He then took the manuscript from his pocket and began to read, but, after reading a few lines, his voice shook, and his eyes filled with tears. He stamped his foot, as if ashamed of exhibiting such weakness, and said, “I can't read it. Here, Farrand, you read it.” Captain Farrand took it, and, remarking that he hadn't his glasses and his eyes were poor (they looked watery), passed the paper to me, saying, “Here, Gilman, you have good eyes; please read it.” I took the paper and read aloud the demand for the surrender. As soon as I finished, I handed the paper to Lieutenant Slemmer, when he and I went a few paces away; and, after talking the matter over, it was decided, in order to gain time and give our men a night's rest, to ask until next day to consider the matter. We returned to Colonel Chase, and the following conversation took place:

Lieutenant Slemmer: “Colonel, how many men have you?” Colonel Chase: “To-night I shall have 800 or 900.”

Lieutenant Slemmer: “Do you imagine you could take this fort with that number?”

Colonel Chase: “I certainly do. I could carry it by storm. I know every inch of this fort and its condition.”

Lieutenan Adam J. Slemmer, U. S. A. From a photograph.

Lieutenant Slemmer: “With your knowledge of the fort and of your troops, what proportion of them, do you imagine, would be killed in such an attack?”

Colonel Chase (shrugging his shoulders): “If you have made the best possible preparations, as I suppose you have, and should defend it, as I presume you would, I might lose one-half of my men.”

Lieutenant Slemmer: “At least, and I don't believe you are prepared to sacrifice that many men for such a purpose.”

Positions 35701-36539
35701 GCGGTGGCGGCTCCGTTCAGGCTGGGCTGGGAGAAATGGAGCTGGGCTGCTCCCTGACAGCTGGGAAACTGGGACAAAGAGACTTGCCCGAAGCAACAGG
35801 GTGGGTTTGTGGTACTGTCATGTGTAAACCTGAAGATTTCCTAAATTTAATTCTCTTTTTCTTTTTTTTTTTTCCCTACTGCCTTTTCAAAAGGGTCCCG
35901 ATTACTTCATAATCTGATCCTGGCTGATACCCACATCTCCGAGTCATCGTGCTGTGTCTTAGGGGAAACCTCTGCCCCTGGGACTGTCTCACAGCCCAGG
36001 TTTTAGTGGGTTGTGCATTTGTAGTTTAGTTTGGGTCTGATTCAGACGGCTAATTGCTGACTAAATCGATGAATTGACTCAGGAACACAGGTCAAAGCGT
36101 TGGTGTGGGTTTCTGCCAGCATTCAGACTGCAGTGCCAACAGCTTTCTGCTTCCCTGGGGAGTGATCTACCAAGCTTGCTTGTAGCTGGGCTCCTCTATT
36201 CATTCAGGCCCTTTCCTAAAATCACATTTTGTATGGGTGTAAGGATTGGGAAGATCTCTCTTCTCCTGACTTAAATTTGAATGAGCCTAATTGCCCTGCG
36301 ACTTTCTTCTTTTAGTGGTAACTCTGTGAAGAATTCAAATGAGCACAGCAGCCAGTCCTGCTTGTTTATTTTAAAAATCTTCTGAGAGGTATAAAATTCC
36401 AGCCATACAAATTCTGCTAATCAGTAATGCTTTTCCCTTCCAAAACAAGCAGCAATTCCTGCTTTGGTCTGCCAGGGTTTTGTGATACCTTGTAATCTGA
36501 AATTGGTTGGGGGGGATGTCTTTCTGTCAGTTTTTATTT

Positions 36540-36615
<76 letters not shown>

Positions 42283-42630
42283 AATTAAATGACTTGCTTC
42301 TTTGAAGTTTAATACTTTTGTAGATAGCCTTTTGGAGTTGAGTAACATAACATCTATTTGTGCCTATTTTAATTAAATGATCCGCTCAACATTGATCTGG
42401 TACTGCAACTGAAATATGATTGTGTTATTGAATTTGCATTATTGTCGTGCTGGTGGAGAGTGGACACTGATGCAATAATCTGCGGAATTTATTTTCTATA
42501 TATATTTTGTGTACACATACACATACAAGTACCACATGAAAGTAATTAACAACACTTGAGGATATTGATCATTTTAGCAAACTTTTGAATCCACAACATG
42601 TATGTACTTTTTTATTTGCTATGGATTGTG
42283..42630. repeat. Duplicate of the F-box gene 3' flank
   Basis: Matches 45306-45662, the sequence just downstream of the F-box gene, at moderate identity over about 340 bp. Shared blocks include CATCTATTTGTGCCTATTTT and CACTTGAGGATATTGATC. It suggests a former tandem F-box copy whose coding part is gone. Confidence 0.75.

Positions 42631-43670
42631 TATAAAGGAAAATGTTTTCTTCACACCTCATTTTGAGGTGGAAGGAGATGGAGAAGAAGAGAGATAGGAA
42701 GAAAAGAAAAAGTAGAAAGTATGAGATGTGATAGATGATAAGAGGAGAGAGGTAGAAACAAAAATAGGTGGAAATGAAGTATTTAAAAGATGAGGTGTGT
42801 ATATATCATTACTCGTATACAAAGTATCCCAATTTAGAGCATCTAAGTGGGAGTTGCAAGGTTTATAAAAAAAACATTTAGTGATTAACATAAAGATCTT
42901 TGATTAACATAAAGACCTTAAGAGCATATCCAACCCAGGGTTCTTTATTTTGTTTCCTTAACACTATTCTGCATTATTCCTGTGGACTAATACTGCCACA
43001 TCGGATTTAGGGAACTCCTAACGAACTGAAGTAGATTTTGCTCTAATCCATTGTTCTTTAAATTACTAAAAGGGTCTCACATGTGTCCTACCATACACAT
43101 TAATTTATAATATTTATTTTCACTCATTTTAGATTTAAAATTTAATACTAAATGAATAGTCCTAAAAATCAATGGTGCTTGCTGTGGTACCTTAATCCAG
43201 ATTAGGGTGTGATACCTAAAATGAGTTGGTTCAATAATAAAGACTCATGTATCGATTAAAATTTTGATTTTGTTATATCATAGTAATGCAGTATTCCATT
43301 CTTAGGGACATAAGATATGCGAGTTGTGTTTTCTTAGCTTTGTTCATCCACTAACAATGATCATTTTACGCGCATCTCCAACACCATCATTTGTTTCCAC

Colonel Chase: “You must know very well that, with your small force, you are not expected to, and cannot, hold this fort. Florida cannot permit it, and the troops here are determined to have it; and if not surrendered peaceably, an attack and the inauguration of civil war cannot be prevented. If it is a question of numbers, and eight hundred is not enough, I can easily bring thousands more.”

Lieutenant Slemmer: “I will give this letter due consideration, and as I wish to consult with the captains of the Supply and Wyandotte before replying, I will give you my answer to-morrow morning.”

The next day the reply, refusing to surrender, was sent, Captain Berryman of the Wyandotte taking it to the yard. Immediately after, the Wyandotte steamed out of the harbor, and, the same day, I think, the Supply sailed for New York. [32]

On the 18th another, and the last, demand for surrender was received from Colonel Chase, and next day Lieutenant Slemmer sent the following reply: “In reply to your communication of yesterday, I have the honor to state that, as yet, I know of no reason why my answer of the 16th inst. should be changed, and I therefore very respectfully refer you to that reply for an answer to this.”

With his small command, Lieutenant Slemmer continued to hold Fort Pickens until he was reenforced about the middle of April. He remained there until about the middle of May, when our company, on the recommendation of the surgeon, the men being much broken down by the severe labor, incessant watching, exposure, and want of proper food of the past four months, was ordered to Fort Hamilton, New York Harbor, to recruit. The order was a humane one, and came none too soon, as scurvy had already appeared among the men. On the way North one of them died, and few of them ever entirely recovered from the effects of the severe physical and mental strain they had endured with Slemmer in Pensacola Harbor.